And Mary said to the angel: How shall this be done, because I know not man?

However the D-R then mis-translates ανδρα (from aner - an identifiable man) and renders it as though it was ἄνθρωπος (anthropos - humanity). This may be a fault of the Latin-from-Greek translation of the Vulgate or it may be a fault of the English-from-Latin translation thereafter.

'Know not man' is quite inappropriate, here. It should be 'know not a man', meaning a particular man. Only an impossibly travelled harlot would know anthropos. Broadening the meaning of 'a man' to 'mankind' in no way strengthens an argument for perpetual virginity.

This attempt to extend Mary's utterance in perpetuity has resulted in very inappropriate English words being put into her holy lips with regard to humanity.

Mary was already espoused to Joseph before Gabriel appeared to her (see Luke 1:27 - ... to a virgin espoused to a man ... ). Hardly the action of a woman who intends, in perpetuity, to remain a virgin. But, having not (yet) come together (Matthew 1:18), she did not (at that stage) know a man.


What is much more relevant regarding the certainty of the situation is Matthew's wording in Matthew 1:24, 25 :

Then Joseph being raised from sleep did as the angel of the Lord had bidden him, and took unto him his wife: And knew her not till she had brought forth her firstborn son: and he called his name JESUS. [KJV]

Had Matthew wished to convey - without a trace of ambiguity - that Mary had remained a virgin thereafter, Matthew would have stopped writing after 'knew her not'.

... and took unto him his wife and knew her not [Full Stop]

Thereafter he would have made a new sentence regarding the name of Jesus. But he does not do that, he continues :

... until she had brought forth the son of her (in literal) ...

  • I really appreciate your answer, @Nigel J. +1! However, "The Greek conjunction ἐπεί epei (see Strong 1893) cannot be manipulated into meaning something with regard to a time sequence in the future" overlooks the critical core of my question: why does Mary apparently not have the intent of changing her un-having-had-sex condition? She is married to Joseph; she evidenced her knowledge of how conception happens. What gives? If my point is not clear, I shall have to edit my question to clarify. (As for Mt 1, I only answer that Matthews focus was only on the part Joseph had in Mary's conception...) – Sola Gratia Dec 7 '18 at 17:33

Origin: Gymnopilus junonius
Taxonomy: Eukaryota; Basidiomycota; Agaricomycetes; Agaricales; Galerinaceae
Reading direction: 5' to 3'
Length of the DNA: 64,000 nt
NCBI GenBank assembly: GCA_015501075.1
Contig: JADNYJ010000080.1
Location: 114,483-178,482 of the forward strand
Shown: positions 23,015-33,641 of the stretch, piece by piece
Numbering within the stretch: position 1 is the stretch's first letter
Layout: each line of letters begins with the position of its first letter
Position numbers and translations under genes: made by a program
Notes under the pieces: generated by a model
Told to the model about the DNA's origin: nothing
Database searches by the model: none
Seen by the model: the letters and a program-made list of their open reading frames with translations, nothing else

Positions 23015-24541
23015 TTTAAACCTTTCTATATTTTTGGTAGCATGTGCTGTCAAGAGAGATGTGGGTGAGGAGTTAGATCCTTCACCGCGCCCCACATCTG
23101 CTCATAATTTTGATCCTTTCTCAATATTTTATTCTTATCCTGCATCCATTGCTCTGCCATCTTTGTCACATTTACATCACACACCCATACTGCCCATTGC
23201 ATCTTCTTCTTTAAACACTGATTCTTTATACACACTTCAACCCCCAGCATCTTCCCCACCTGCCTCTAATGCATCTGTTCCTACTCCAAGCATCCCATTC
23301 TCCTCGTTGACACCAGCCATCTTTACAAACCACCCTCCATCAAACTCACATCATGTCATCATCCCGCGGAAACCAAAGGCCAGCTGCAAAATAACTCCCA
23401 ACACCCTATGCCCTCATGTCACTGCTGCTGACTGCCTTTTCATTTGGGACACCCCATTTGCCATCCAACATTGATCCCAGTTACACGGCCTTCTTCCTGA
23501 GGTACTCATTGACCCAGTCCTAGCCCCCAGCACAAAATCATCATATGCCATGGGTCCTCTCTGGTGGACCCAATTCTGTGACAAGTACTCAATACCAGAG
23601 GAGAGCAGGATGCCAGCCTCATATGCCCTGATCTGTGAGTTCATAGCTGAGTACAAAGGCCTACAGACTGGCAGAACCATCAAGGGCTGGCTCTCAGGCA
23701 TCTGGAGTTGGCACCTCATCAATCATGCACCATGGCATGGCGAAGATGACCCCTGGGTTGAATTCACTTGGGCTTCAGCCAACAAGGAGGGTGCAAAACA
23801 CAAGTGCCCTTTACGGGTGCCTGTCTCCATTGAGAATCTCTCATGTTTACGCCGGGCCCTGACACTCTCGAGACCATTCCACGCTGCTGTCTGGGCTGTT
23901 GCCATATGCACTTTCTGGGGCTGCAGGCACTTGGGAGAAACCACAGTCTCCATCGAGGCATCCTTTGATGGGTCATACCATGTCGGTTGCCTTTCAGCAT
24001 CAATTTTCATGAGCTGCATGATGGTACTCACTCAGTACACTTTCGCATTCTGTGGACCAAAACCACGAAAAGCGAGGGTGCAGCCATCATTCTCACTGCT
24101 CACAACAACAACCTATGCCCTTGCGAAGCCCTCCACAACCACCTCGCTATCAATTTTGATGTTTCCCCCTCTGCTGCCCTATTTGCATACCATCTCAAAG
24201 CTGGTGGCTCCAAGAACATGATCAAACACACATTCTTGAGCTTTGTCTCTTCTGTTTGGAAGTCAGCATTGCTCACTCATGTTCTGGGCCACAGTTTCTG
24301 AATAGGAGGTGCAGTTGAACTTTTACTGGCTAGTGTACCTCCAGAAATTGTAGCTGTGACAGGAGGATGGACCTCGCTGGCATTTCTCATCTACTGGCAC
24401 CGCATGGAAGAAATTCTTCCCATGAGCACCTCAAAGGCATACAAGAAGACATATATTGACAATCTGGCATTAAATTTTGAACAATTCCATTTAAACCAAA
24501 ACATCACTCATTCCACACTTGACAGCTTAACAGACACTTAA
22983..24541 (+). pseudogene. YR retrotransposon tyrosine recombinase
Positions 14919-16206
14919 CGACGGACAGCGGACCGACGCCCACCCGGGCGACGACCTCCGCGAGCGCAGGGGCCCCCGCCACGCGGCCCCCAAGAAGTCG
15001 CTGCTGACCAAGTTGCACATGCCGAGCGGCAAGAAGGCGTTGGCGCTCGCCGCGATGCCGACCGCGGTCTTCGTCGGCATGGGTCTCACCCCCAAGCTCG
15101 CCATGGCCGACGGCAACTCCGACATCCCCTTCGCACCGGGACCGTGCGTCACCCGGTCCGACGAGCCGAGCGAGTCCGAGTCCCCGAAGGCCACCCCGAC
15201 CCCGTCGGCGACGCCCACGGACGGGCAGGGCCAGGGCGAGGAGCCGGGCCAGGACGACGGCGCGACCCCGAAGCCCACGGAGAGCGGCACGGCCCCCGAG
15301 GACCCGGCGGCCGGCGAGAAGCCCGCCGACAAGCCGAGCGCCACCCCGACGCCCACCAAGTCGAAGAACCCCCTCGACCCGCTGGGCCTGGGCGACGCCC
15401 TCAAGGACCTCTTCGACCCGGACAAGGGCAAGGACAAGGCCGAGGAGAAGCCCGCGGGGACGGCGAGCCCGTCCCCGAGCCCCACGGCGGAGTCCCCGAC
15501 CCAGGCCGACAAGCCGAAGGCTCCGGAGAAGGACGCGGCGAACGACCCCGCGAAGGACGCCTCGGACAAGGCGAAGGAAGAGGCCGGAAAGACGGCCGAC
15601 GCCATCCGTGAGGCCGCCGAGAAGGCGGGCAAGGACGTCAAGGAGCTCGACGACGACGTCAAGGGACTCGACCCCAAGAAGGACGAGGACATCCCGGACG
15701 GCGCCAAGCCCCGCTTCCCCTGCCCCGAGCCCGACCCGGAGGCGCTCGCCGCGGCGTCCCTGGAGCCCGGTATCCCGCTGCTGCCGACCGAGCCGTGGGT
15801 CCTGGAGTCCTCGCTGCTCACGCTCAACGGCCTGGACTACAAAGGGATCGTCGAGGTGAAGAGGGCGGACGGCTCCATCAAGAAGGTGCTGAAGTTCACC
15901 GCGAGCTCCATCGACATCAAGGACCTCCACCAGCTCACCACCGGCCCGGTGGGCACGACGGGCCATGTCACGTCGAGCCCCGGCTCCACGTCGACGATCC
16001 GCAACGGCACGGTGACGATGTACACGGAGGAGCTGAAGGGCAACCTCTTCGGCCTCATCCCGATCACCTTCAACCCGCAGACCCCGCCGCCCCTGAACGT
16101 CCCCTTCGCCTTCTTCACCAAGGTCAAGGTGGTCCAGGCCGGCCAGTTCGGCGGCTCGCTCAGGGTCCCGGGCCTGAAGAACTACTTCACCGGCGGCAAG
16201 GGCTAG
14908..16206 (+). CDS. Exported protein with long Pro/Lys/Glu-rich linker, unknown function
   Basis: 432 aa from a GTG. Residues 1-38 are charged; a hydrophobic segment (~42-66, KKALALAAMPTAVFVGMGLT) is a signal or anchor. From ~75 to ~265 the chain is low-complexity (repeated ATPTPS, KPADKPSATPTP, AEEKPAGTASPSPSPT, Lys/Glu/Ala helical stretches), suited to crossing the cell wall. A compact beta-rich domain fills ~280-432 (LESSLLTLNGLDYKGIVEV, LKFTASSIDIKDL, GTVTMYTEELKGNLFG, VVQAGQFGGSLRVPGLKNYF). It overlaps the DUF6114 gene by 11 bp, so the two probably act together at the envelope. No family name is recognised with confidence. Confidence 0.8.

• @SolaGratia Mary's action of being espoused to Joseph makes her intentions very clear. And there is nothing in her words that is contrary to her action. – Nigel J Dec 8 '18 at 7:18
4

Perpetual virginity of Mary: why did Mary see “not knowing man” as an obstacle to the conception of Jesus?

Mary, like Joseph, understood natural law. Specifically, one cannot have a baby if they are a virgin. It requires a partner of the opposite sex. (Joseph was going to send Mary away in Matt. 1:19 because he understood natural law.)

For those who deny that Mary ever intended to remain a virgin her whole life, how is this refuted?

The wording of the question is a little confusing to me. I think it's nearly impossible to know what Mary's intentions would be as there's no clear text. The passage below indicates Jesus' had brothers and sisters and the most logical understanding of the text would be that Mary or Joseph produced the brothers and sisters, especially given how honorable they were in previous passages.

53 When Jesus had finished these parables, He departed from there. 54 He came to His hometown and began teaching them in their synagogue, so that they were astonished, and said, “Where did this man get this wisdom and these miraculous powers? 55 Is not this the carpenter’s son? Is not His mother called Mary, and His brothers, James and Joseph and Simon and Judas? 56 And His sisters, are they not all with us? Where then did this man get all these things?” 57 And they took offense at Him.